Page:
To be a good leader is to be a good follower. That saying could also work for law makers and enforcers. In order to achieve the goals of the environmental act, enforcers of the policies should be working well. With regard to this, there is an essential point to know who should be the first one to be familiar with and practicing the new Act and other regulations. The Compliance and Enforcement Policy for the Canadian Environmental Protection Act lays down the principles for the enforcement of the Act.
The policy was built up in cooperation with the Department of Justice. Moreover, it also directs everyone who has responsibility of protection and conservation of the environment — governments, industry, organizations, and even individuals — as to the expectations from them. It also offers information on what to look forward to from the officers that will be enforcing CEPA and its regulations. (Klachkov, 2005)
There are many authorities responsible for the enforcement of Canadian Environmental Protection Act. These include the Minister of the Environment, the Minister of Health, the Attorney General of Canada, officials of the Department of the Attorney General together with the Crown prosecutors, the Courts, enforcement officers, review officers, and analysts. The main actors in day-to-day activities of enforcement are the Attorney General, Crown prosecutors and the latter three.
Enforcement officers are responsible for carrying out inspections to verify compliance with the law, directing corrective measures in areas of danger to the environment, stopping and moving conveyances like cars and trucks for inspection, and conducting investigations of alleged violations. They also have the power to search, confiscate, and detain item connected with the CEPA enforcement, to require copies and production of data and documents if necessary, and to give out tickets and orders.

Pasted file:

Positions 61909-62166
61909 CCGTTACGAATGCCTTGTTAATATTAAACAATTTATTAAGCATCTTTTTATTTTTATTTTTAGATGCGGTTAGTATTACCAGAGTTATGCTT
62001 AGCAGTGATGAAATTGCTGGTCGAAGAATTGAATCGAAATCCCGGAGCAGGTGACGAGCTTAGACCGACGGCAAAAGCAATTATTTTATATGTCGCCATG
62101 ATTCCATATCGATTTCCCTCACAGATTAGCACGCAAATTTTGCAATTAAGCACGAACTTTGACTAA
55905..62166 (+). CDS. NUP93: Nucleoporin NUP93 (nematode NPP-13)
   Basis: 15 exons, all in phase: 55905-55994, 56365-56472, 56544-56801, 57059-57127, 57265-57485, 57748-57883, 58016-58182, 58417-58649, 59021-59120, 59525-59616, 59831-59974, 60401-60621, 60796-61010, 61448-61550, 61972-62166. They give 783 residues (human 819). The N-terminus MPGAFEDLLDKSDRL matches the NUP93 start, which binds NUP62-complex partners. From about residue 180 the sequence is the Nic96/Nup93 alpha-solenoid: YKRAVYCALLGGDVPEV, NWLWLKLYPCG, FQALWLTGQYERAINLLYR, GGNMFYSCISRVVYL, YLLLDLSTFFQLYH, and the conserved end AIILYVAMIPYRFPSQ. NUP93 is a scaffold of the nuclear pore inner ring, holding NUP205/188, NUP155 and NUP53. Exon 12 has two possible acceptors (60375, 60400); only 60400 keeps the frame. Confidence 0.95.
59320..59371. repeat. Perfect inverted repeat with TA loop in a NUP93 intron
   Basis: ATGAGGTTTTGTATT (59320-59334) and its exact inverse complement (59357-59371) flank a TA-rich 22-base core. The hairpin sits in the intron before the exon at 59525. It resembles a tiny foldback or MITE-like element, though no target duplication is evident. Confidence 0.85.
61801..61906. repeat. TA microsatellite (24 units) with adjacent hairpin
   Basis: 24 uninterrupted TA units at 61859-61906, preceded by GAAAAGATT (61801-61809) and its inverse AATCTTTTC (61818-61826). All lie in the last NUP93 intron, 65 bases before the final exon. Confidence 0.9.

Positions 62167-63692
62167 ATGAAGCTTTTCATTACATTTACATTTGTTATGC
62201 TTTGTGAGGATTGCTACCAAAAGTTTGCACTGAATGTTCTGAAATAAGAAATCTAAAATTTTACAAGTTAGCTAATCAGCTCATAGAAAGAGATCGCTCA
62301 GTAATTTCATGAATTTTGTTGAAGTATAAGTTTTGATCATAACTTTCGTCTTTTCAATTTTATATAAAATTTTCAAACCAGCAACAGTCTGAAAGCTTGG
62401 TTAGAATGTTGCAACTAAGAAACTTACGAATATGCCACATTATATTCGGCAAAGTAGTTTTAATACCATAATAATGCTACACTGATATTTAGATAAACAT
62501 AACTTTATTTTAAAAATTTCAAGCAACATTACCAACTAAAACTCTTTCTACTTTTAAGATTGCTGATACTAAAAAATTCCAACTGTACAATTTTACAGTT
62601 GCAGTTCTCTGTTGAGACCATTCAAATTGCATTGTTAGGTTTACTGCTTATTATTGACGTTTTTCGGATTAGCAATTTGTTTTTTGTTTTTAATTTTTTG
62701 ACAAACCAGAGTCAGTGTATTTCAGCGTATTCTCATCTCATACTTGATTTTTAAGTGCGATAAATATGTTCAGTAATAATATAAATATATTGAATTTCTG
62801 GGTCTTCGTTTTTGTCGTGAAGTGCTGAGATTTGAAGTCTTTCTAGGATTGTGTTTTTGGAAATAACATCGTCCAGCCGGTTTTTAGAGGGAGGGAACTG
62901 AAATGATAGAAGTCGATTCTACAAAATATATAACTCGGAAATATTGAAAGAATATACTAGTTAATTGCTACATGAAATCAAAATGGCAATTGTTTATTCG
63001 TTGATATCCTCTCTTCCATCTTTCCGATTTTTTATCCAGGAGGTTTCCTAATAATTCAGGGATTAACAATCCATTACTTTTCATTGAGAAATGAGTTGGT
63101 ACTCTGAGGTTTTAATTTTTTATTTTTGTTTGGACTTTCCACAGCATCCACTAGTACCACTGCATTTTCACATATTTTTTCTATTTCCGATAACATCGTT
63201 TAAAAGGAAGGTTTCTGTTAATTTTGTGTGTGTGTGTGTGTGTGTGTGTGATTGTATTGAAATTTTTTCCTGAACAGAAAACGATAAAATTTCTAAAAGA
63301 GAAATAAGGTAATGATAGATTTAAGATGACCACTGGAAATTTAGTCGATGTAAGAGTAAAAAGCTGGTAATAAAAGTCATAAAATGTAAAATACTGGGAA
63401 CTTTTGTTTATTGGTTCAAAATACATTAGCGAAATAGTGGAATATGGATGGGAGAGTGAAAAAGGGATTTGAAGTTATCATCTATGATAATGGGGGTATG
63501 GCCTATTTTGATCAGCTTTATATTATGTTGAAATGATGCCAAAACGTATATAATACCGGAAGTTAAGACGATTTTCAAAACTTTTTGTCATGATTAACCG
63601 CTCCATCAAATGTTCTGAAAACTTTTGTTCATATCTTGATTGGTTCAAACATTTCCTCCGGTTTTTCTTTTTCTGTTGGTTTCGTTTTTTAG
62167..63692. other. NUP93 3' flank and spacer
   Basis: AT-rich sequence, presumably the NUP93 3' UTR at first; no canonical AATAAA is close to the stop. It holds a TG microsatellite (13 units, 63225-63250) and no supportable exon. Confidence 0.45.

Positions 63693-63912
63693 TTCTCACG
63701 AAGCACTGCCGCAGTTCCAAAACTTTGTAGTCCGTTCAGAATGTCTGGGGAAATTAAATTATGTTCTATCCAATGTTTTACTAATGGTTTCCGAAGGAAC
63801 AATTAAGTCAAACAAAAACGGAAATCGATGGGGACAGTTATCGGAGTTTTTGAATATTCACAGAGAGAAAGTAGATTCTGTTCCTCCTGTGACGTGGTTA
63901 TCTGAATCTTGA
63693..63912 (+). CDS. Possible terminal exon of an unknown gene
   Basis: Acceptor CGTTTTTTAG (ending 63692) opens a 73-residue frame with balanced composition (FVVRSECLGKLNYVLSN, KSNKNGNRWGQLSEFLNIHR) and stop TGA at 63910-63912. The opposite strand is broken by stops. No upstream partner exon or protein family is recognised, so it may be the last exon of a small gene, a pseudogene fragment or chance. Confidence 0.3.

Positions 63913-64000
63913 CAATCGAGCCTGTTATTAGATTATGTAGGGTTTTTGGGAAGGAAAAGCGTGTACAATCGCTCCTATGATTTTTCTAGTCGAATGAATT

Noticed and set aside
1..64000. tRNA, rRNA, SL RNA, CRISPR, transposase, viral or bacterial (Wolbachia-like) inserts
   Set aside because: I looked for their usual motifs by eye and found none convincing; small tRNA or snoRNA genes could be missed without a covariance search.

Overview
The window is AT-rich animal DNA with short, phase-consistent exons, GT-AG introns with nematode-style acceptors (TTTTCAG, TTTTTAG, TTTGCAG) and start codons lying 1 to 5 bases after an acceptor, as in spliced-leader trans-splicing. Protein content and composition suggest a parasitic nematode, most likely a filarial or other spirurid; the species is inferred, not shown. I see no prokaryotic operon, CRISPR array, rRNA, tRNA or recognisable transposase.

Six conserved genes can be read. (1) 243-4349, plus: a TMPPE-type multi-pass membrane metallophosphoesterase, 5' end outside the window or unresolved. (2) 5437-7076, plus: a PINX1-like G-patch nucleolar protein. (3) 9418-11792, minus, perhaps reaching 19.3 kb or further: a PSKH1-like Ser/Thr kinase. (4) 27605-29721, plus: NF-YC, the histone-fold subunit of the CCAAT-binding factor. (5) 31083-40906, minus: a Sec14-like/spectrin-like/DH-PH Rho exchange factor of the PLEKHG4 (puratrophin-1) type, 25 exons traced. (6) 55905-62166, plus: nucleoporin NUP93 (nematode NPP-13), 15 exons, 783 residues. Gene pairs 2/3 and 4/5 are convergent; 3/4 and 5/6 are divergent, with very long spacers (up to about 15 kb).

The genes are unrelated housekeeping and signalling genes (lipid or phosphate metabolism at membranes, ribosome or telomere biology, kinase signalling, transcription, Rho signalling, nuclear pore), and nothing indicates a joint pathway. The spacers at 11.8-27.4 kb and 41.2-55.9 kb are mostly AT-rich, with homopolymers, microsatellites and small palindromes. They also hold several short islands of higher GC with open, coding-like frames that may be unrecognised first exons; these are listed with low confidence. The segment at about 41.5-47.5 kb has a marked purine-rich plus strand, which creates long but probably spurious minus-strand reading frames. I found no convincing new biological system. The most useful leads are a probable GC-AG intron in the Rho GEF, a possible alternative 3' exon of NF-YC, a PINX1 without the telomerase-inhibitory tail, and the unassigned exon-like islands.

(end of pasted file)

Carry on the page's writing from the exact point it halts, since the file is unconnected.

However, their decisions should be founded securely in law and in consistency with the Compliance and Enforcement Policy. Analysts, on the other hand, are any qualified persons in certain areas, like an engineer, a laboratory technician, or a forensic accountant. They are assigned by the Minister to work as an analyst for a certain part of or the entire Act. Analysts are able to use their powers when they are accompanied by an enforcement officer. They can have access to any place and premises to which the Act and other regulations are applied.
They can also open receptacles, take samples, perform tests and measurements, and ask for and have copies of data and documents when needed. The review of an environmental protection compliance order is done by review officers. The Minister of Environment designated them. However, the review is only done when the person subject to the order is applied for it. The Attorney General is the one responsible for the proceeding and legal actions related to CEPA.
Although the enforcement officers give charges to the offenses against the Act, the Attorney General and the officials of his department make the decisions with regards to the proceedings of the prosecution. (Klachkov, 2005) There are also some devices that would aid these certain officials and officers in assessing the environmental condition and reducing offenders of the environment. These are the environmental compliance reports, administrative monetary penalties, and the due diligence.
Environmental compliance reports provide information about the contaminant discharges in air and water. The discharges are then reported to the Ministry of environment since they are the one responsible in informing the public about the state of environment in their communities. They may or may not identify some of these discharges. The ministry will confirm the reports and are prior to posting. Basically, the objective of environmental compliance reports is to keep the public informed about what is happening in their environment. ("Environmental Compliance Reports", 2006)